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Industry Programs Manager Stephanie McArthur Attends CNEX Chinese Doc Forum


This September, Hot Docs Industry Programs Manager Stephanie McArthur attended the CNEX Chinese Doc Forum (CCDF) in Taipei, Taiwan.

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A Perfect Storm

Outside a Category 5 typhoon was raging, but inside a surprisingly robust audience sat transfixed through a full day of industry programming. It was my final day attending the CNEX Chinese Doc Forum in Taipei, Taiwan, and although the rest of the island was closed for business documentary was open.

I had arrived earlier in the week to clear skies and the promise of four days of pitching, networking and knowledge sharing. During my first two days, I and about three dozen other industry professionals gathered ‘around the table’ to listen to 20 pitches from mainland China, Hong Kong, and Taiwan. With broadcast representation from Al Jazeera English, BBC, DR, NHK, POV, and Phoenix Satellite Television and festival/institute/market reps including IDFA, Tribeca and Sundance among many others, there was a wealth of perspectives, knowledge and experience giving feedback on the presentations.

Prior to the pitching, teams had three days of prep and training from experts like editor Jean Tsien, and filmmakers Yung Chang and Leo Chiang who critiqued, massaged and clarified pitches to get them forum-ready. The familiar pitching format was followed, with seven minutes to pitch and eight minutes of feedback, all ably moderated by CCDF organizers Ruby Chen and Pat Ferns in front of a packed room of observers.

The projects covered a broad range of themes and topics, but there was an overall thread of change, of old ways disappearing as modernization creeps into even the most remote communities, and of new ideas and opportunities clashing with traditional values. Approaches were different with some stories dealing with their subject using humour while others were attempting experimental approaches.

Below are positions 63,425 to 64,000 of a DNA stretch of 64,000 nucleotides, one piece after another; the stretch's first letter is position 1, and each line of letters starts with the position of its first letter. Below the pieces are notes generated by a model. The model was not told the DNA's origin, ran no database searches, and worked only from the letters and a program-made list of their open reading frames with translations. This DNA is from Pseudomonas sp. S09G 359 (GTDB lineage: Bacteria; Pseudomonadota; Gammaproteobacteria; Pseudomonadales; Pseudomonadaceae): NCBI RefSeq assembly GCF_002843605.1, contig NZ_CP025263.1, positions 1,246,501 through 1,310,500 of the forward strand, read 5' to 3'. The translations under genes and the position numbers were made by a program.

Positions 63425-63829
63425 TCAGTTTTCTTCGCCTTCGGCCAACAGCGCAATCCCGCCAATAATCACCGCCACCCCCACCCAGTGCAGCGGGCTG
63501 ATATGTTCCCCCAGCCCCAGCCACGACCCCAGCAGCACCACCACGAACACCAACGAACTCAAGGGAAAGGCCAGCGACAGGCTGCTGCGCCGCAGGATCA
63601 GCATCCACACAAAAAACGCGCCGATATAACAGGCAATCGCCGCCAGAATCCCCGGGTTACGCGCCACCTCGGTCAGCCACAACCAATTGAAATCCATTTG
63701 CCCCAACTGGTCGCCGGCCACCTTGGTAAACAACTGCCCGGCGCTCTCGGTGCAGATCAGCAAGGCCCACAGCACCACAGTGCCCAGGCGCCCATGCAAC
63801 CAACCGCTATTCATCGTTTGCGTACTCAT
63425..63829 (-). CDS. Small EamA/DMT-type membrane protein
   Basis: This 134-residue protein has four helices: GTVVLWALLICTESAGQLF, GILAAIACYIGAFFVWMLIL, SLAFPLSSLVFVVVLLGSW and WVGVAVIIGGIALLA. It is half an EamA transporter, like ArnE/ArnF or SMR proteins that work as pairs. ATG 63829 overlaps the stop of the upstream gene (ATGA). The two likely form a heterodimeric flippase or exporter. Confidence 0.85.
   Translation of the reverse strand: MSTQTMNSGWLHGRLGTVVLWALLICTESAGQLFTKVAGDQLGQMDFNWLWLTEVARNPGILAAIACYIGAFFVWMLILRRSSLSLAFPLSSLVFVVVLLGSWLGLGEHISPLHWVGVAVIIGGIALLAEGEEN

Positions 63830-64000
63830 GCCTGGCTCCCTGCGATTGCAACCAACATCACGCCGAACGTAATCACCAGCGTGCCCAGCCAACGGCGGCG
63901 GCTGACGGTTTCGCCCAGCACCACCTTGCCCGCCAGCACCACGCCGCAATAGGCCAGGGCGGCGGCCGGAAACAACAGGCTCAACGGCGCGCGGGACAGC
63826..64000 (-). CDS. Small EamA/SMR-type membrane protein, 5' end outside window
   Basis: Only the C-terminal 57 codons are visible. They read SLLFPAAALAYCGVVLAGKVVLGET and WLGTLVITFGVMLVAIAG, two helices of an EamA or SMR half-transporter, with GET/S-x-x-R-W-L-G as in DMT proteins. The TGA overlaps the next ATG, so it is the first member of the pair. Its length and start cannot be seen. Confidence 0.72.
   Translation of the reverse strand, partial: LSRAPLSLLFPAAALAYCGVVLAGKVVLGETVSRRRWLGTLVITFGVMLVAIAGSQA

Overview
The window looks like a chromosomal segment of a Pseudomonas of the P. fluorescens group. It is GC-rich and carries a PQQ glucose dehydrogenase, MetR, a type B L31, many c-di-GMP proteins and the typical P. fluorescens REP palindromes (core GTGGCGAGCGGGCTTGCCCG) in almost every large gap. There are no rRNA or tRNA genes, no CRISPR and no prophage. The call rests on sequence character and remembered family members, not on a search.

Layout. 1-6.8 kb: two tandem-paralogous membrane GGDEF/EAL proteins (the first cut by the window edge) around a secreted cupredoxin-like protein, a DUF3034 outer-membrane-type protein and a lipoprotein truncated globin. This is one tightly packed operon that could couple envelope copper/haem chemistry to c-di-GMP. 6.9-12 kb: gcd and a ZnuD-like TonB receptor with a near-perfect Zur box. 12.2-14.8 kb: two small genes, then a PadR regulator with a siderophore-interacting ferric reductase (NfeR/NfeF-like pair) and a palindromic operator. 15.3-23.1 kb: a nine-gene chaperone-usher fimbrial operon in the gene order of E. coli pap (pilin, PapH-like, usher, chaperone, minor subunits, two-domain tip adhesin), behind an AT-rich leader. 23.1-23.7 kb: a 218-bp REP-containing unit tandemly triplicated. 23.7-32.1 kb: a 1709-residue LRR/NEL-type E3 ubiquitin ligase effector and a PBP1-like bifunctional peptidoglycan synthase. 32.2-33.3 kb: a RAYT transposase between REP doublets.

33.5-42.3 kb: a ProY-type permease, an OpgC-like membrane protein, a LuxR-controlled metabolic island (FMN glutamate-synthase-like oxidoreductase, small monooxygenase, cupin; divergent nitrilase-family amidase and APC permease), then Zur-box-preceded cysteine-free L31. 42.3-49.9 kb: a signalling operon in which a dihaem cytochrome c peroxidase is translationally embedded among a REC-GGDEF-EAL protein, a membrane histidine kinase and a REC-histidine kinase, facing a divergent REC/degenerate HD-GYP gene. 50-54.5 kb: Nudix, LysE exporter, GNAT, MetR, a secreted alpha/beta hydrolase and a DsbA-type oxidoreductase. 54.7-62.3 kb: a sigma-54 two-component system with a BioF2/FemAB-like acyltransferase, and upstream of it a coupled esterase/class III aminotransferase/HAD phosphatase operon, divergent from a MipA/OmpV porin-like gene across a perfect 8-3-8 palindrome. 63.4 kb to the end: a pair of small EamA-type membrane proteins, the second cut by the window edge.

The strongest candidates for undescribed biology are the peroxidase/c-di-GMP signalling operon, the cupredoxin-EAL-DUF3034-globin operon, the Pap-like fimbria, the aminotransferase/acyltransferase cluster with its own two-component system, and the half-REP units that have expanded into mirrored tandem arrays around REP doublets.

As is often the case with formal pitching, it isn’t until the private meetings that the true layers of projects and, sometimes, the core of the story is revealed. In the afternoons, we had the opportunity to meet personally with each of the pitch teams, to ask questions and give advise. It was here that some projects lost a little interest, while others became more defined and far more compelling. At one point during the pitches, Rick Perez from Sundance Institute talked about the idea of “messy stories told coherently,” it was only here in the private meetings that the true messiness of some of the stories came out, and the ability of the filmmakers to tell those stories coherently was revealed.

10 Years, 100 Films

On the final day of pitching, an award ceremony was held  and six of the 20 projects were awarded prizes, showing the overall strength of the slate. Repeated again and again during the ceremony was the CNEX mandate “10 Years, 100 Films.” This was the ambition that Ben Tsiang, Ruby Chen, and Chang Chao-wei had when they launched CNEX in 2006, but in the ten years since they have accomplished so much more. Support in the form of funding and training for filmmakers from greater China, the creation of a hub for Chinese documentary film, and introducing a network of talented filmmakers to the international market.

The next day the winds howled with the promise of the coming storm as the Producer’s Workshop began, and when not talking shop all the conversation centered on Typhoon Megi. The storm picked up power as it approached the island but CNEX was determined not to let it ruin the party. On the day the typhoon hit, the panels and master classes went ahead as scheduled. Sitting inside the session room, we could hear the wind hitting the 12th floor windows beside us and we could see the projected image on the screen moving up and down as the building swayed in the wind, but on stage the focus was on documentary. That night, with the city still closed for business, a group of internationals gathered in the hotel restaurant for dinner, those whose flights had been cancelled and those who were hoping their flights would make it out the following morning. But no one was upset they were still there; instead we stuffed ourselves, drank some wine and reflected on the perfect storm of projects and filmmakers we had spent the week with, knowing that the typhoon was only a small part of the story from CCDF7.


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